Silber was born in San Antonio with a deformed right arm truncated below the elbow. He rejected suggestions his confrontational personality was somehow a compensation for his handicap, which he made little effort to conceal, often using the stub at the end of his arm for delicate tasks, even tying his shoes. His hobbies included sculpture.
At BU he was known for extravagant parties and a short temper but also had huge ambitions for the school. His presidency saw BU’s endowment increase from just $18.8 million to $450 million, its square footage double and the recruitment of prominent faculty including Nobel Prize winners Elie Wiesel, poet Derek Walcott and novelist Saul Bellow.
He built a reputation as a conservative on academic and social issues by clashing with university faculty over what he called academic “fads” that compromised traditional learning.
He publicly debated left-wing scholar Noam Chomsky over communism in Central America and faced criticism for refusing to include “sexual orientation” in the university’s official nondiscrimination policy. As chancellor, he was also criticized for shutting down the Gay-Straig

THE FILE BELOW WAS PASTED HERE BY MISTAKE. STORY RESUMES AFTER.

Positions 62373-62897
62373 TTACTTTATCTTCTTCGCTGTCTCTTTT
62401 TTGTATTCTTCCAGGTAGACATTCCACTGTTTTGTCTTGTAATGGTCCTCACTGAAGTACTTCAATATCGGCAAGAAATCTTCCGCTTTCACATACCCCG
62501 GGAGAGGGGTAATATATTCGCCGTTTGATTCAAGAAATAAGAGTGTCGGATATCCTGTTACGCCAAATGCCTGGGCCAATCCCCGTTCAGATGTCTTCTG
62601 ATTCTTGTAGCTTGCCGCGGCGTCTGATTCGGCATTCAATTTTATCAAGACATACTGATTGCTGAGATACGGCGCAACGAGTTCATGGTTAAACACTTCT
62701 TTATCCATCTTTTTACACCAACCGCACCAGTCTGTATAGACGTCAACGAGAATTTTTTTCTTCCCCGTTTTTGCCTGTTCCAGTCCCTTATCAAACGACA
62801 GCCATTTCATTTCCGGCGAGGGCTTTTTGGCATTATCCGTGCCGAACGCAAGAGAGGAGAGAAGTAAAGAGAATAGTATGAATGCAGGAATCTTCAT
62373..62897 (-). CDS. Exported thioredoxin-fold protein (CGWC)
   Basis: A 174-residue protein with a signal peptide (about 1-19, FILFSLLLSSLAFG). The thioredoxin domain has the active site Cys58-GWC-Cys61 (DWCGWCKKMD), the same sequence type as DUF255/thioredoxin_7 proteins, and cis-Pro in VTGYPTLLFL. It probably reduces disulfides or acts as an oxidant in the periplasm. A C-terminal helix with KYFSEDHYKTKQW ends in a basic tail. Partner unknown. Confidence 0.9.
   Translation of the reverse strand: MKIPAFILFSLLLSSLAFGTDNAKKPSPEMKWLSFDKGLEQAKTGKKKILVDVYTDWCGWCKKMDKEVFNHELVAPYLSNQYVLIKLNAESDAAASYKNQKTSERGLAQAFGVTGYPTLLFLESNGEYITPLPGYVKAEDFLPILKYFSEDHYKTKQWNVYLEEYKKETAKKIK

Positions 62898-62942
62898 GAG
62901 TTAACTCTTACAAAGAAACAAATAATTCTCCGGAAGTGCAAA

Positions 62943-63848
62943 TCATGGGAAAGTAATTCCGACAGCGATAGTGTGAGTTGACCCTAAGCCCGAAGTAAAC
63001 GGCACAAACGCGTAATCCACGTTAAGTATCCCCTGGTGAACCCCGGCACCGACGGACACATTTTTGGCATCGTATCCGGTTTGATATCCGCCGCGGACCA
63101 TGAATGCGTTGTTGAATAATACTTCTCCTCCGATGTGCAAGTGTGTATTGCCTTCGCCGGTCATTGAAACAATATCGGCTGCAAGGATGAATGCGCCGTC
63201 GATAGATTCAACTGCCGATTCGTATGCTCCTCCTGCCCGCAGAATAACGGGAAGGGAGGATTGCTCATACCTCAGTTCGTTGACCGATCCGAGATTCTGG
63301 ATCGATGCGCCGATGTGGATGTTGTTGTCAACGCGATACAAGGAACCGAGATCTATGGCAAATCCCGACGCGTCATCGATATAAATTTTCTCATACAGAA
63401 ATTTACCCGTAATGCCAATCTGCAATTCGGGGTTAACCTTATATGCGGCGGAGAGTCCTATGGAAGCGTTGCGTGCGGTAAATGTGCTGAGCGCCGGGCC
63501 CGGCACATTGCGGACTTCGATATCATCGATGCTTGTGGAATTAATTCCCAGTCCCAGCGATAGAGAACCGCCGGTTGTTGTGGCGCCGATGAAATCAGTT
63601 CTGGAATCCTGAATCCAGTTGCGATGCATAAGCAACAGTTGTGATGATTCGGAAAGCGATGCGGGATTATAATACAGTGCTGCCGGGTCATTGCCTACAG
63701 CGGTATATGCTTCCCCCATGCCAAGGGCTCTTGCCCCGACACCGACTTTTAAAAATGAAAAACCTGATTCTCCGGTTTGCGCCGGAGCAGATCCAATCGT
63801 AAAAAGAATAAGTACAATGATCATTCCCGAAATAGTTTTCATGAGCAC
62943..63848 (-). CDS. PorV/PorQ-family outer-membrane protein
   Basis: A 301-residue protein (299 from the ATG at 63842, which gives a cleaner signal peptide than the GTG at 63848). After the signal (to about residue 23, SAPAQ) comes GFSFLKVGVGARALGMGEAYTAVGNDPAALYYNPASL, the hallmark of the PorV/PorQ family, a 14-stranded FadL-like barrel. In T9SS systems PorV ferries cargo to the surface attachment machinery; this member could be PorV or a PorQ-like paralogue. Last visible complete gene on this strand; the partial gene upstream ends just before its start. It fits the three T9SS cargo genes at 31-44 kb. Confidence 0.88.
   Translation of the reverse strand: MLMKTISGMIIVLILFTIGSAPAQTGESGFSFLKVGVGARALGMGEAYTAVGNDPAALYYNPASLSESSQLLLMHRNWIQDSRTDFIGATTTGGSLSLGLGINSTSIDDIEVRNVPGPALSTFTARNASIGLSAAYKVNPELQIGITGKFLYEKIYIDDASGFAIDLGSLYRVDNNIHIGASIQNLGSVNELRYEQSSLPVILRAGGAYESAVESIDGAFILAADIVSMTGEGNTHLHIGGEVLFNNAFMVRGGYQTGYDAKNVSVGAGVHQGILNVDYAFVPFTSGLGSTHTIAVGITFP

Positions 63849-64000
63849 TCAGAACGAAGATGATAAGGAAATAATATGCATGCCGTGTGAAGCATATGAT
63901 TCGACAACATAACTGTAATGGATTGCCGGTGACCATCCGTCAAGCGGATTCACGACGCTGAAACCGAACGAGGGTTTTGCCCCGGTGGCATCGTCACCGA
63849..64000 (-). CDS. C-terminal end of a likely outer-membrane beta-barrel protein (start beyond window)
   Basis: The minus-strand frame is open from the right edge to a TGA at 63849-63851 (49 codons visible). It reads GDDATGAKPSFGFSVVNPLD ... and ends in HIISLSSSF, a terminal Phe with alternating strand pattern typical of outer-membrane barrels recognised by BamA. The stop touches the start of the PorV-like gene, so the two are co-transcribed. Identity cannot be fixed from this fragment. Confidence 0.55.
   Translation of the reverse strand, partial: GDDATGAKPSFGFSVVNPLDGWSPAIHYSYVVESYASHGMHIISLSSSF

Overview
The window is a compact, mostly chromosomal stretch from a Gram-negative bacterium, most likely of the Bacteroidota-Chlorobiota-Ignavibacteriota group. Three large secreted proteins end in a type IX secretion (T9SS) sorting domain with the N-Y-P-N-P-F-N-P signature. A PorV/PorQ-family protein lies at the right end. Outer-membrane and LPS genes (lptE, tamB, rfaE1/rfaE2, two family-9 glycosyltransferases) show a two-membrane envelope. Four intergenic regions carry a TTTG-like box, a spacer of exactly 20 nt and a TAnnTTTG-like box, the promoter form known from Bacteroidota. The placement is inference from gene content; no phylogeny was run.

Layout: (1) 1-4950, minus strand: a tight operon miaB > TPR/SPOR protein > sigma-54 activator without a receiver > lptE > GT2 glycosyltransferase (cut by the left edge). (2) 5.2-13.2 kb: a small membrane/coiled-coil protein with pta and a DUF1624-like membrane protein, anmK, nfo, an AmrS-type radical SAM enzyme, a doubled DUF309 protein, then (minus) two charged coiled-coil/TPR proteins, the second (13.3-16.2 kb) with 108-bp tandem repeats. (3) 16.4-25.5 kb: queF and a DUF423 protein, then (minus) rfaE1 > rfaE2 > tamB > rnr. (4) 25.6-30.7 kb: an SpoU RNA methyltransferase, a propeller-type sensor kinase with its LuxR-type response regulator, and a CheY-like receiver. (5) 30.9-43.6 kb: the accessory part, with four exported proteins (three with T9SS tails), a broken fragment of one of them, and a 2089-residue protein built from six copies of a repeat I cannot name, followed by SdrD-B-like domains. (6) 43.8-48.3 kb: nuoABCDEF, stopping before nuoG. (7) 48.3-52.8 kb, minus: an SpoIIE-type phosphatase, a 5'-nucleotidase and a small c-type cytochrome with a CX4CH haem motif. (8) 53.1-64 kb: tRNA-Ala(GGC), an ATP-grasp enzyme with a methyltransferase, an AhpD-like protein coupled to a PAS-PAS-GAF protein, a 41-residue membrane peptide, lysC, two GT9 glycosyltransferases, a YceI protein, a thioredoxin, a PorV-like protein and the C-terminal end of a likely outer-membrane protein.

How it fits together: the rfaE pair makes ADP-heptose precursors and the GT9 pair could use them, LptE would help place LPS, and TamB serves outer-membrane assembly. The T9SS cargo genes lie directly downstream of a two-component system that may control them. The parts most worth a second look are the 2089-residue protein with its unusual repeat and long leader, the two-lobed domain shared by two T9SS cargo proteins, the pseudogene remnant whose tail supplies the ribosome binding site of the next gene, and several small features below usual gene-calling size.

ht Alliance group at the Boston University Academy high school.
But he sometimes bristled at the conservative label, noting he had worked against the death penalty and for integration during his early academic career at the University of Texas.
“If you don’t become politically correct, then you’re written off as some kind of social conservative,” he said in a 2005 interview with Boston Magazine.
After leaving the presidency, Silber remained a powerful and often controversial force in university politics. He continued to serve as chancellor and took over the president’s duties again during a presidential search in 2003. That search collapsed when the university’s board offered former NASA chief Daniel Goldin the job, then rescinded the offer in a dispute that was partly about Silber’s continued role and his relationship with the board of trustees.